Dear Melinda, I am responding to your wonderful program and gutsy response to the bishops and popes to give my humble opinion. First, let me say I was a priest for 29 years and a seminarian for 12 yrs. Retired from the priesthood as a prison chaplain and military chaplain. At any rate I agree with you and want you to know that we are not in sin or believing something that is contrary to de fide teaching. Nothing iin the moral area of church teaching and I mean NOTHING is defined de fide in the moral area. You do have to consider the Pope"s advice a serious lean or sentencia certa toward the more right thing to do and Pope Paul VI in Humanae Vitae did spell it out . I am surprised that not one bishop has come out and said this. I will say that in his book "IN GOD's NAME" Mr. David Yallop has said that Pope John Paul I was going to change the teaching on birth contro since he believed that it would be better than having children born to only starve to death in Africa and elsewhere. It was one of the reasons he was apparently targeted to be killed according to the book - laundering money in the Vatican bank was the other reason he alluded to for the murder. This was also mentioned in the book "The Vatican Exposed" by Paul L. Williams. For what it's worth I am sincerely yours, Michael J.Sazy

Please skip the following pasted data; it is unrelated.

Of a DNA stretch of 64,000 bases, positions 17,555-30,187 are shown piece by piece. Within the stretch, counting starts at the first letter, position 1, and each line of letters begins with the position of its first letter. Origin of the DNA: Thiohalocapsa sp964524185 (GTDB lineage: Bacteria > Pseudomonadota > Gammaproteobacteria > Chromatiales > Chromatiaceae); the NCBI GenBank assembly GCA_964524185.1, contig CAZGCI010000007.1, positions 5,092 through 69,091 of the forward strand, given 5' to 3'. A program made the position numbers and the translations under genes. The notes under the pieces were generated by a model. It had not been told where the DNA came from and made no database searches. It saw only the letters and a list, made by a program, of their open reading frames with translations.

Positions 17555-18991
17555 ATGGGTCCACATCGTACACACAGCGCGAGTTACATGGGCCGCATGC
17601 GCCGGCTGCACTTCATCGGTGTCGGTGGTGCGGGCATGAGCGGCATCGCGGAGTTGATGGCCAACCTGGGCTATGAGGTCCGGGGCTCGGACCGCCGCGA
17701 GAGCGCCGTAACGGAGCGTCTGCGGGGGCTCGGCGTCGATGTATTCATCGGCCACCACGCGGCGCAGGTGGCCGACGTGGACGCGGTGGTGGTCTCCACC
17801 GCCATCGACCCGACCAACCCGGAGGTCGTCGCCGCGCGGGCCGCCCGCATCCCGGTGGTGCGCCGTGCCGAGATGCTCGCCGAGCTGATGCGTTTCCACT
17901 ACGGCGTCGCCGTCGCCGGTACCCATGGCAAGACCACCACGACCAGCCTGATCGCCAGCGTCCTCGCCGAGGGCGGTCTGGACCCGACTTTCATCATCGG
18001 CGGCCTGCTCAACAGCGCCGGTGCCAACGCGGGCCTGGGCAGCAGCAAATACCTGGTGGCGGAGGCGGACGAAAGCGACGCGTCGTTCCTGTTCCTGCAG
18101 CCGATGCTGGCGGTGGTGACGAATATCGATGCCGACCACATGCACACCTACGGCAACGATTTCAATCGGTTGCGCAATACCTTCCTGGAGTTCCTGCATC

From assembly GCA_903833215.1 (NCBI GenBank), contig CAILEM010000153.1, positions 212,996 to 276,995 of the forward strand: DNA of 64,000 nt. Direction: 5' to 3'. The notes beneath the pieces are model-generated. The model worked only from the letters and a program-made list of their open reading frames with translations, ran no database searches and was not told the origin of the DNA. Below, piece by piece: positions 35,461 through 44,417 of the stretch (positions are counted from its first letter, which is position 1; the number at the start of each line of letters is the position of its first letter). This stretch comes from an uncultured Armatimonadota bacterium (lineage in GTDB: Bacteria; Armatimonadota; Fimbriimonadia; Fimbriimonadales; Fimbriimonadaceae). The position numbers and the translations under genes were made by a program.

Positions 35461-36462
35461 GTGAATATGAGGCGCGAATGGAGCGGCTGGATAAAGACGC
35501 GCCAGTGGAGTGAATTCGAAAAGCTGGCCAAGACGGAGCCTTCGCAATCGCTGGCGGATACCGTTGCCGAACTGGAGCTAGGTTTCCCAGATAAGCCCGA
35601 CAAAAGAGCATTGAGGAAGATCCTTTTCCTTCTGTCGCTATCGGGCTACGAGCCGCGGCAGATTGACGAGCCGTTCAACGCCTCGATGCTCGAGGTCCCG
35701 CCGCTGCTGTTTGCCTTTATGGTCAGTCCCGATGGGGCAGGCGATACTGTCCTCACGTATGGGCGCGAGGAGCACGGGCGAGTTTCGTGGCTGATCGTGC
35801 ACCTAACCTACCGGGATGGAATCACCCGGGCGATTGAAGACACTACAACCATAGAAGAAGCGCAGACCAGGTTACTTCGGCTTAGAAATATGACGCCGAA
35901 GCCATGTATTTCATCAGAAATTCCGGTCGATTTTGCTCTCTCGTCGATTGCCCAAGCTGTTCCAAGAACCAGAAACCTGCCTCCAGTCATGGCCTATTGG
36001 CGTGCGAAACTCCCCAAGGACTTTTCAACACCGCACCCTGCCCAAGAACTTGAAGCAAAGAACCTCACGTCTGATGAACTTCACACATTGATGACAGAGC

July 7, 2012 at 5:52 pm |
  19. clubschadenfreude

    poor Stephen. As soon as a library doesn't pander to his religion, it's not giving it enough play. Sorry, Stephen but the US was not based on Christianity or any other religion. Christians can't even agree on what they actually think their god "really wants". If we include every Christian attempt to claim that their religion is the *bestest*, all attempts to make myths seem more real, there will be no room for books that really matter. Including the bible, well, which out of the hundreds of "really truly what God meant" versions do we have? What selection of apologetical nonsense do we keep?

    July 6, 2012 at 4:40 pm |
  20. Rob

    Maybe the bible wasn't on the list because they wanted to limit works of fiction?

    July 6, 2012 at 2:37 pm |
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The CNN Belief Blog covers the faith angles of the day's biggest stories, from breaking news to politics to entertainment, fostering a global conversation about the role of religion and belief in readers' lives. It's edited by CNN's Daniel Burke with contributions from Eric Marrapodi and CNN's worldwide news gathering team.